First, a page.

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Noise complaints

Noise pollution can have a negative impact on the quality of life and may affect the enjoyment of your neighbourhood. Noise affects people in different ways at various times of the day.

Noise complaints can be from a number of sources including:

Barking dogs can cause distress and disturbance to neighbours. As a dog owner, you are responsible to ensure your dog does not create a nuisance by barking. It is in the interest of both you and your neighbour, and in the interest of the health and well-being of your dog, to stop it from barking excessively.

Exhaust fans and air conditioners can also cause intrusive noise and are not allowed to be used in residential premises if they can be heard within a neighbour's living areas between 10pm to 7am on weekdays, and 10pm to 8am on weekends and public holidays.

Construction sites are subject to noise restriction regulations provided under the Protection of the Environment Operations Act 1997 (POEO Act). However, some are regulated by the Environment Protection Authority (EPA) and others (local development) by Council. Council can control construction noise through conditions determined as part of development consents issued under planning legislation. If you are experiencing a noise-related issue with a neighbouring development construction site, try and resolve the issue by talking to your neighbour. If this proves unsuccessful, you can contact Council, who will review the conditions of development consent and address the issue with the property owner.

Who is responsible for the management of noise?

Under the POEO Act,the EPA is the appropriate regulatory authority responsible for regulating noise from scheduled activities and noise emitted by public authorities.

Council is responsible for the management of noise in relation to non-scheduled activities, with local police also involved in neighbourhood noise issues.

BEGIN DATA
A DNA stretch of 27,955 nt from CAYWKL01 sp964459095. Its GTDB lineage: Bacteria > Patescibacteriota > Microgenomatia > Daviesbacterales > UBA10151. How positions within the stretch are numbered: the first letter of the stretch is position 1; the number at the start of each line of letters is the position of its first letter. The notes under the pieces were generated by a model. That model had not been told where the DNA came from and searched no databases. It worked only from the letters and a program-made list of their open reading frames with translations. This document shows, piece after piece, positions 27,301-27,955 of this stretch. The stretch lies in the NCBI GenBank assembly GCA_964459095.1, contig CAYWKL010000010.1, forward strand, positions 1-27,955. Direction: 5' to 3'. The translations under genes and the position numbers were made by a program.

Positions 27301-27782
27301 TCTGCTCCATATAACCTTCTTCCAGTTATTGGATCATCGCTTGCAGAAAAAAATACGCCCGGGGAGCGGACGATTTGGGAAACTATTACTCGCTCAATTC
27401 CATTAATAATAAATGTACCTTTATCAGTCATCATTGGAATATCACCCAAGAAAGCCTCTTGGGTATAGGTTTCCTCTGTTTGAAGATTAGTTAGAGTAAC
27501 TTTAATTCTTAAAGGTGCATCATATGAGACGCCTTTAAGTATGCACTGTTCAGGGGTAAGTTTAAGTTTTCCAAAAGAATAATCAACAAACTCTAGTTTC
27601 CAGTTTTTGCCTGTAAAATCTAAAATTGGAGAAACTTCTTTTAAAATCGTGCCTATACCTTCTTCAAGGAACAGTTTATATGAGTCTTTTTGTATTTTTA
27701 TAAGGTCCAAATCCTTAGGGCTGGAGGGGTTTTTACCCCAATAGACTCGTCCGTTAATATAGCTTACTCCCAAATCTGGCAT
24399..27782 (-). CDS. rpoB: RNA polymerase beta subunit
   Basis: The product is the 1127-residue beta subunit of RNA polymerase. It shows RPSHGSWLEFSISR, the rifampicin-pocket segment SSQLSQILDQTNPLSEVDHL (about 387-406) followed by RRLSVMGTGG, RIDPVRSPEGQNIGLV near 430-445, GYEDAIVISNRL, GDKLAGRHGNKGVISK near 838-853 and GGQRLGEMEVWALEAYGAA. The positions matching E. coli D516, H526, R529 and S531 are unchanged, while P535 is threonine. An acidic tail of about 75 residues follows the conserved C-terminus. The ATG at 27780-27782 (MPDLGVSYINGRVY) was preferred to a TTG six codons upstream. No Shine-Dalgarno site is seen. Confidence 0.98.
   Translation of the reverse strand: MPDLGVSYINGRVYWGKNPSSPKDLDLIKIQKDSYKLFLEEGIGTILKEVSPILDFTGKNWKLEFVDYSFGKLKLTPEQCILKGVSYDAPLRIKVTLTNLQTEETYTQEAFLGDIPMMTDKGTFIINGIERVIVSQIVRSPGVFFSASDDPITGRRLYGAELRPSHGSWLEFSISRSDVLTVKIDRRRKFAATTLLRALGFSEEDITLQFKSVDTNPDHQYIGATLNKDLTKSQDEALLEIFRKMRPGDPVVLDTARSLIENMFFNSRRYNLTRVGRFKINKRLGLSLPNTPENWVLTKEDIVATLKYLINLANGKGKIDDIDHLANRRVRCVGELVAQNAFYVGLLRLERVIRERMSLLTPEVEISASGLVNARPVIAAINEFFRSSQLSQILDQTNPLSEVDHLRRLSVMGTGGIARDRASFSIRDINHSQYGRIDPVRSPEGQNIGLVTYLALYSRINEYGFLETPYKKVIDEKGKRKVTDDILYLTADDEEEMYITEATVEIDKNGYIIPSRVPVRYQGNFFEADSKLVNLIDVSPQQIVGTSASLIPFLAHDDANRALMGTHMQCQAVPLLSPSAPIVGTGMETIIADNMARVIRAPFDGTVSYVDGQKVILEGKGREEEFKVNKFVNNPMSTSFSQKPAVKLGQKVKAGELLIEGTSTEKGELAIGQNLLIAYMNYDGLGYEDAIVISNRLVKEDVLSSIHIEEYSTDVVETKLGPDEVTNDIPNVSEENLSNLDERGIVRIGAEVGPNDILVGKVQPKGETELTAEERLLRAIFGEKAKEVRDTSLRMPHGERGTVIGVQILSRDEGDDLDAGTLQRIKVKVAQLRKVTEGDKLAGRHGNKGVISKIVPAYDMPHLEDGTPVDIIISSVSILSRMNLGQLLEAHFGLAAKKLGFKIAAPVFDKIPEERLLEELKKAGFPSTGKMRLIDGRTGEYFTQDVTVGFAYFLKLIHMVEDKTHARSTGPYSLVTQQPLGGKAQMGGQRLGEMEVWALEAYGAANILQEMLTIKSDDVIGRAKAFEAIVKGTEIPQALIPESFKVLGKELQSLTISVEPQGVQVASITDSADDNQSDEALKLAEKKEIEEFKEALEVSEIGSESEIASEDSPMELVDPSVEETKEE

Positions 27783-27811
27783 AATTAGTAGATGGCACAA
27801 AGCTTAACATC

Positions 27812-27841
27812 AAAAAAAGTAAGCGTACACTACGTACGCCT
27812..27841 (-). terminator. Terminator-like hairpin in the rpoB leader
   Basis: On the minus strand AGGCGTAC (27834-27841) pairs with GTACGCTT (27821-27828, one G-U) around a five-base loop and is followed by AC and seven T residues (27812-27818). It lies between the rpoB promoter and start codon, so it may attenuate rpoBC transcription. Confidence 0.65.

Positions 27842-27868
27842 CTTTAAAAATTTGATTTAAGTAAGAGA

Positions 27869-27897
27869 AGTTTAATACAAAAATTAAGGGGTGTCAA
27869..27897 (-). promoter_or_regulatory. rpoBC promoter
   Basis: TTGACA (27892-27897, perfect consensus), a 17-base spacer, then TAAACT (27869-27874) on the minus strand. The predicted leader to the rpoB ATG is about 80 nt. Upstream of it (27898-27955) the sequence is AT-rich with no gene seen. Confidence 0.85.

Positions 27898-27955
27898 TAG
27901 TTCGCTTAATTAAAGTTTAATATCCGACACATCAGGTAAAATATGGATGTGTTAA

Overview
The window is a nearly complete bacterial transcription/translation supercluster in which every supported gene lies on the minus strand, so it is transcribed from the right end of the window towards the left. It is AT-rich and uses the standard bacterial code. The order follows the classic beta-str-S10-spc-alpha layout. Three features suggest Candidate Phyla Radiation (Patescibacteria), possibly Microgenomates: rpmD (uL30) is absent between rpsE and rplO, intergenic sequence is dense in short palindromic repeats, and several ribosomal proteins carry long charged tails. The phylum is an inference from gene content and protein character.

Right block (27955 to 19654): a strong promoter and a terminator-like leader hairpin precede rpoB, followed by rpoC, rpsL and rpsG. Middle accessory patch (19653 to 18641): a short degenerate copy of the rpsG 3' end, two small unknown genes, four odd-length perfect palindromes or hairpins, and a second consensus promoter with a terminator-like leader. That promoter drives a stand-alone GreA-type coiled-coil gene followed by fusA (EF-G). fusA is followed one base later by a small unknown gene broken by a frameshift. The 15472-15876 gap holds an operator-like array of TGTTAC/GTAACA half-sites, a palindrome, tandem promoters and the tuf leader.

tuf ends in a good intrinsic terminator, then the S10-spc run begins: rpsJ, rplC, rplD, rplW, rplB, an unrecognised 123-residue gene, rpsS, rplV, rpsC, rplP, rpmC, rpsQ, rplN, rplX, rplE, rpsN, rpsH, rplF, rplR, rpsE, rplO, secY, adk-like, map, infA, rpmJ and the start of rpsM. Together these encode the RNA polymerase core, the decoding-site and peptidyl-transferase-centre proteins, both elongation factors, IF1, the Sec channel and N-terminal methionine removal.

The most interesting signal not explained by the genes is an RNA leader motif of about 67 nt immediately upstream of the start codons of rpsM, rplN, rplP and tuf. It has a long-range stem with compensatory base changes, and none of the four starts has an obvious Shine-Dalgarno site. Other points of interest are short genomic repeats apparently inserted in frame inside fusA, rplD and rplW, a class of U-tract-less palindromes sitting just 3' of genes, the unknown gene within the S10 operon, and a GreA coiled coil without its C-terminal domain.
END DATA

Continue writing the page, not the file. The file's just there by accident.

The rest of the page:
The Protection of the Environment Operations (Noise Control) Regulation 2017 (the Regulation) addresses common noisy activities that are carried out in residential areas. The Regulation limits the time of day that noisy items, such as leaf blowers and stereos, are allowed to be heard in neighbouring residences.

For noise restrictions and times, you can check the NSW Office of Environment and Heritage website.

What can I do if I have a noise related issue?

If you are experiencing issues relating to noise and the source of noise is a problem for you, we advise that you try to resolve the problem by talking with your neighbour to discuss possible solutions that you can both agree on. Try and be tactful when discussing your complaint with your neighbour, as they might not realise there is a problem, or they may be sensitive about issues such as crying babies. Often the person causing the noise is not aware that it is a problem, and they are happy to work with you to resolve the issue.

If the situation has not changed after time, it may then be necessary to contact the appropriate authority:

You can also contact the Community Justice Centre (CJC), who can provide assistance with settling disputes in order to avoid costly legal processes. This will normally involve a mediation session with the other party who is causing the noise, together with the CJC representative, and this has proven to have a high success rate in past cases.

If your neighbour is continually being noisy, has a noisy animal or is using noisy applicances, you can take action independently of Council or another regulator, and seek a Noise Abatement Order under Section 268 of the POEO Act.

To apply for an order, contact your local court house who will explain the process to you.

More information

NSW EPA and the NSW Government Community Justice Centres have further information available to assist with noise-related issues:

We can help you

If you need more information about noise pollution, please contact our Public and Environmental Health Unit: